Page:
Plug-and-play design enables unlimited flexibility

An important part of preventing technical debt is embracing the fact that change is inevitable and no one can ever perfectly predict the future.

In a system where each automation is created to carry out a specific task, you can easily add or swap out automation as your organization grows and your needs change. Using single-purpose automations gives your organization the ability to expand or change any part of the system easily.

Enables infinite scalability

Hyperautomation can be used with a few bots or thousands. Start with a little automation here and there and add more as employees discover new ways to deploy hyperautomation. As new bots are created, you can easily add and optimize as needed without worrying that every update will be a complex, time-consuming process.

Whether you need a lot of automation or only a little right now, you can get started with single-purpose automations and scale as needed in the future.

Supports high concurrency

Not only can you grow and adapt to an ever-changing business environment, you can also make those changes faster. With this approach to automation, you can make as many updates at once as you need. By defining a single purpose for each automation, the IT team or the automation center of excellence (CoE) can work on different bots at the same time.

Wrapping microservices in an orchestration layer improves user experience

User experience will always affect the success of any technology implementation. If your existing system is frustrating to use, or every update changes the interface for users, you’re not going to have much success with your automation efforts. One of the primary benefits of automation is to handle tasks that humans don’t enjoy. Therefore, every part of your automation strategy has to include the user experience.

Updates can be made easily without changing what the user experiences

Frustration-free (and consistent) user experience is critical for the success of any technology or tech stack. When using single-purpose automations, “if at some point, a better capability comes along, you just remove that endpoint from the service,” Marin says. “The user experience remains the same. What the users are doing doesn’t change, what changes is the implementation.”

For example, say an enterprise organization is getting pressure to change something in the way they do business, so they need to launch a new service. To do that, they need to interface with a number of legacy applications.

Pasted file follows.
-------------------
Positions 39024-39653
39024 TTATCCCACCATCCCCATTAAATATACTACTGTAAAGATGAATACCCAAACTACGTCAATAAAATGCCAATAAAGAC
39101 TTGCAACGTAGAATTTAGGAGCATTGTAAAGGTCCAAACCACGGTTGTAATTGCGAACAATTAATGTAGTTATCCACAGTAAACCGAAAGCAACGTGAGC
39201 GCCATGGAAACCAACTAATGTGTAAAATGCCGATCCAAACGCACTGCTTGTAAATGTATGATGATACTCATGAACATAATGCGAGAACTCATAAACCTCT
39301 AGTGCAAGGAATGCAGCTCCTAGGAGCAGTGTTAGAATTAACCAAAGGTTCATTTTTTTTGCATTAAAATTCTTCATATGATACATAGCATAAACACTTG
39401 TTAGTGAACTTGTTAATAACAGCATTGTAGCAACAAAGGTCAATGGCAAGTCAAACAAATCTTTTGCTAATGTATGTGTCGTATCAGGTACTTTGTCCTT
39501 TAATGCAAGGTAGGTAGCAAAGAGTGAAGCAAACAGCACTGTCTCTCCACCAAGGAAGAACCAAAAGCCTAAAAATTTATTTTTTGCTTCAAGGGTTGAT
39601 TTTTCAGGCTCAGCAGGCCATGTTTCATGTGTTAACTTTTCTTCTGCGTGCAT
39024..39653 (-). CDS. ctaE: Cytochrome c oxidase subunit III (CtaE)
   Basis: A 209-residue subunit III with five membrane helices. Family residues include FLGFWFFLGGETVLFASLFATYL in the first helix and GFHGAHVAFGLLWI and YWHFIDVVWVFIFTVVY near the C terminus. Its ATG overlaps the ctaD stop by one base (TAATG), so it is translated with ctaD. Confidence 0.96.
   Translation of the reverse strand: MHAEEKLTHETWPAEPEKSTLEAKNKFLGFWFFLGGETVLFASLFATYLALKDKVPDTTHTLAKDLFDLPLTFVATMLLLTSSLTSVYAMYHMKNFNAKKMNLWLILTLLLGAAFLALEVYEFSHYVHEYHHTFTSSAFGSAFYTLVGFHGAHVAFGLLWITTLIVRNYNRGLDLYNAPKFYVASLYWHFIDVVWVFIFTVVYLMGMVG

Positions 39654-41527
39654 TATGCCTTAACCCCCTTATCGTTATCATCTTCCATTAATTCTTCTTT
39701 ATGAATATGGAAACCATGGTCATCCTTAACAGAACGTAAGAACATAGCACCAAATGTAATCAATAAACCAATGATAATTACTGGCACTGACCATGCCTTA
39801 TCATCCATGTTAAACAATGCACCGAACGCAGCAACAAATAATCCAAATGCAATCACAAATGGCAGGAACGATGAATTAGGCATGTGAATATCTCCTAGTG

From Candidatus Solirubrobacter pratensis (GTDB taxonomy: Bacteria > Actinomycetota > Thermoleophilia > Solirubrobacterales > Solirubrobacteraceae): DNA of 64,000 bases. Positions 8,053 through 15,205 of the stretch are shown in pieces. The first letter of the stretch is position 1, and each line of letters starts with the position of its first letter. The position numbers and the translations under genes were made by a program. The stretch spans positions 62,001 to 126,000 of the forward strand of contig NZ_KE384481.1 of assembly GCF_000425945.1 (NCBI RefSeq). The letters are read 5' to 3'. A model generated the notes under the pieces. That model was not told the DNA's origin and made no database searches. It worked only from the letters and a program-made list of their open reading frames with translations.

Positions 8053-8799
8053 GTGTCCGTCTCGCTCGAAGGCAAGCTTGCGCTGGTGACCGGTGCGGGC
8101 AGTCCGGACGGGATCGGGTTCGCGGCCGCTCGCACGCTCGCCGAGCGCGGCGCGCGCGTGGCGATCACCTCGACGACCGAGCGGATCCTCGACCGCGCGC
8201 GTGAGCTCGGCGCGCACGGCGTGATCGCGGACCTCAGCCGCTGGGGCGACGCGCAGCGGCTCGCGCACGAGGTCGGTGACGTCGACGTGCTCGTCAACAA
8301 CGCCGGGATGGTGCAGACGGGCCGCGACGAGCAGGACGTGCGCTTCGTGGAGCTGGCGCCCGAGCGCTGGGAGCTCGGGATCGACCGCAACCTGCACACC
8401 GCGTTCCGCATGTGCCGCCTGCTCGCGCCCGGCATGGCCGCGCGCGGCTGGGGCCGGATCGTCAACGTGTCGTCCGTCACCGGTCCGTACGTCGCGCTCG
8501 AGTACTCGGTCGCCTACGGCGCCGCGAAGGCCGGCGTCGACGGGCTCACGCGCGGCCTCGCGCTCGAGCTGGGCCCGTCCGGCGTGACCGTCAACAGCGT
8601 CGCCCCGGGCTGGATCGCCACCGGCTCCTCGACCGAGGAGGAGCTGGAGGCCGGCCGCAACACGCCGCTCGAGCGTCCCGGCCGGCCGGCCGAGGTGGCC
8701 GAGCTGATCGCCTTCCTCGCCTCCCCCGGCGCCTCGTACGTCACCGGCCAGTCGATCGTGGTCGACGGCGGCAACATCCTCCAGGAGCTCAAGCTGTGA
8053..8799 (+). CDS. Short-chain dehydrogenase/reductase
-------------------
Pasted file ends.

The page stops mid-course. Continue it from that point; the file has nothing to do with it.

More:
Makes it easier to gather data that isn’t readily available

Even with the most efficient, streamlined IT landscape, there will always be a need to gather data that won't be easily available. Finding data is a time-consuming task that doesn't need to be done manually. Hyperautomation is a perfect technology to employ to gather data quickly with minimal user oversight.

To do this successfully, Marin says, you must make sure you define a single purpose on how these areas can be orchestrated together. “This is where the concept of a sequence of activities through hyperautomation and wrapping that into a microservice will give you that flexibility from an architectural perspective,” he says. “By having a central console that is going to be managed by business users, you have a little bit of plug and play in how you manage these processes.”

Getting started with microservices

More enterprise architects are realizing single-purpose automations, together with microservices, is an automation approach that is scalable, quick, and helps prevent technical debt.

Learn more about how EY is helping clients advance their automation strategies with enterprise-scale automation programs on the UiPath Platform while using it themselves to implement over 100,000 robots and save over $2 million since 2019.

The views reflected in this article are the views of the author and do not necessarily reflect the views of the global EY organization or its member firms.

james matcher intelligent automation ey
James Matcher

EY Americas Intelligent Automation Leader, Ernst & Young LLP